For better or worse, London singer calls to mind early Rufus Wainwright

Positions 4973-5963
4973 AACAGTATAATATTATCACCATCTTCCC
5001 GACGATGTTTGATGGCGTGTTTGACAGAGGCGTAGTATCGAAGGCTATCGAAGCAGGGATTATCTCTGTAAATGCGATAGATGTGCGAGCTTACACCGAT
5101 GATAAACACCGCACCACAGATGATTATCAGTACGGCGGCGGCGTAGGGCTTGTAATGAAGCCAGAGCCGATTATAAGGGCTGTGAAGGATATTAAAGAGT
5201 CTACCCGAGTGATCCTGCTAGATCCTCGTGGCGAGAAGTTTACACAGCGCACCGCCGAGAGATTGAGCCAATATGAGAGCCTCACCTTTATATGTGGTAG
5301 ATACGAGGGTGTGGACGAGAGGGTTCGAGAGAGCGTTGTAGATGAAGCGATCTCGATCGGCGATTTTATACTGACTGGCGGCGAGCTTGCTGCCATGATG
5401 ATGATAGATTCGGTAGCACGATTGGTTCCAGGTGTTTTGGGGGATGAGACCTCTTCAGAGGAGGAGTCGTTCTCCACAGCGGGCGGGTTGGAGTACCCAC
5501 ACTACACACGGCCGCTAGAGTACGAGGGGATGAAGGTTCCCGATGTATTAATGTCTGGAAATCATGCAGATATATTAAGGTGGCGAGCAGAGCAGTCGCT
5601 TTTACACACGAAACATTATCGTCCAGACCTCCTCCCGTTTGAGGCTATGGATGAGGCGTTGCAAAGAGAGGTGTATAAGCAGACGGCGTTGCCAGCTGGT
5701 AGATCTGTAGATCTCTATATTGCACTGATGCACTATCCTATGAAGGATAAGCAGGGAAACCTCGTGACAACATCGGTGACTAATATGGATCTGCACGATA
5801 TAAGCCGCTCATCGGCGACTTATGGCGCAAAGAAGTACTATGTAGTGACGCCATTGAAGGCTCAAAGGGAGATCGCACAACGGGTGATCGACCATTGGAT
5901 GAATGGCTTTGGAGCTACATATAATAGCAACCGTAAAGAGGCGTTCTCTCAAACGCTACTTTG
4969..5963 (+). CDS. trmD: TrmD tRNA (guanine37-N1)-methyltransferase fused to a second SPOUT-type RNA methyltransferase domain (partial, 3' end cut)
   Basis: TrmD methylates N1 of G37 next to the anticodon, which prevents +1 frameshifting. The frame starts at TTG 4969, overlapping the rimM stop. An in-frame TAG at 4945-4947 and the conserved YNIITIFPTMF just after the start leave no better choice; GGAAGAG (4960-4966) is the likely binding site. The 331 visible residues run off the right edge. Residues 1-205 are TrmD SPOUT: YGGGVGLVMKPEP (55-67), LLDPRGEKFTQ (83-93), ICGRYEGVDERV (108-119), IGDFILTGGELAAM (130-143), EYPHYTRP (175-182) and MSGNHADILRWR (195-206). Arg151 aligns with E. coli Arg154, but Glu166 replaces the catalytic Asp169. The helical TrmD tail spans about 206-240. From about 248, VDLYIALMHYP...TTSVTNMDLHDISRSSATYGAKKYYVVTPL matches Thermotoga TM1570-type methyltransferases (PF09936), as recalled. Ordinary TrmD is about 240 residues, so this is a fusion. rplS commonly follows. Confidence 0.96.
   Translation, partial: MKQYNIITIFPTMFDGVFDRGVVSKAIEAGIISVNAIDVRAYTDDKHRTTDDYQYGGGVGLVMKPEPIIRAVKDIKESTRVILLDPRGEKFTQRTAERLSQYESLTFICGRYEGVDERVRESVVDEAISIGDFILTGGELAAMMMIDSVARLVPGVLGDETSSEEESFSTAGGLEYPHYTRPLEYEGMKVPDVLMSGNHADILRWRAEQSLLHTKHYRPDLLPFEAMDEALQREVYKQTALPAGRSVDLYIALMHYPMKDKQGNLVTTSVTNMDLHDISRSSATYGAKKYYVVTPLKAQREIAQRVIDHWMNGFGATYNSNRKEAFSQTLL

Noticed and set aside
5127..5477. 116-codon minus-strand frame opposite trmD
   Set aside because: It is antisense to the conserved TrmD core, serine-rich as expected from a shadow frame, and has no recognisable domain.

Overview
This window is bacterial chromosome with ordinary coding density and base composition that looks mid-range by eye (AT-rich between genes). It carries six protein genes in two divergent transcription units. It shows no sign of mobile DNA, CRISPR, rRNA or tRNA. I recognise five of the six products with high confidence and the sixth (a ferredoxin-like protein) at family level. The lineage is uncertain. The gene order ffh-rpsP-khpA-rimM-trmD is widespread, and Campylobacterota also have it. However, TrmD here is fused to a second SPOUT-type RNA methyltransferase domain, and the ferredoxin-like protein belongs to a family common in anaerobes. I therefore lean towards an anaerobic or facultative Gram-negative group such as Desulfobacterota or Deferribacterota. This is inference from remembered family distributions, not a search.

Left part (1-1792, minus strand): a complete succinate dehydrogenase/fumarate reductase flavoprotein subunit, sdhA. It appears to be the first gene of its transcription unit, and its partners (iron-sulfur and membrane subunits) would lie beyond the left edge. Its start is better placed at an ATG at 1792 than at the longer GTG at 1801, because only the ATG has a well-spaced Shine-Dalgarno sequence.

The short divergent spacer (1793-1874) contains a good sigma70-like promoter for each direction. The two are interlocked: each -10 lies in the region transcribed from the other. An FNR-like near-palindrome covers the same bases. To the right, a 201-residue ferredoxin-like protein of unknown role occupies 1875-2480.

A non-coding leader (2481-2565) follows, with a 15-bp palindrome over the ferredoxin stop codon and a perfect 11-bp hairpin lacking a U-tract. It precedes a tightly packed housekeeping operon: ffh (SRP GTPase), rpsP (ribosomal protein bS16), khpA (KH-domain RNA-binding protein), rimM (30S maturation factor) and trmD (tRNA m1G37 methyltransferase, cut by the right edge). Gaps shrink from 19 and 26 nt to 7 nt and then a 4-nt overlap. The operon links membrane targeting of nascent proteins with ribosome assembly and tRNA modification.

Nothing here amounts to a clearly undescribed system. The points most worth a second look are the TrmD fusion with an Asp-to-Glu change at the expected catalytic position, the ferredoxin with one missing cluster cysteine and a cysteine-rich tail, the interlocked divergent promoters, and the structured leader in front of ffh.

Graced with wistful piano playing, sepia-toned arrangements and cabaret-ready melodies, London singer/songwriter Sylvie Lewis’ second album shares a young Rufus Wainwright’s seen-too-much-too-soon weariness. It also has the same affection for dusty song forms and, most importantly, a similarly deep well of sympathy hidden beneath its louche posturing. Lewis’ gift for reinvigorating anachronistic musical forms might be even stronger, at this formative stage, than Wainwright’s was. The twinkling, shimmering keyboards of “Just You” add languorous drama to the song’s simple folk melody, and some creepily insistent percussion sharpens the sinister edge of the rhumba-pop number “Old Queens, Monet and Me.” In a twist be?tting her clever lyrics, the biggest thing keeping Translations from being a real stunner is Lewis herself. Her airy, unaffecting voice can’t quite compete with the sumptuous music. Led by a more distinctive singer, this album would be excellent. As it stands, it is very good.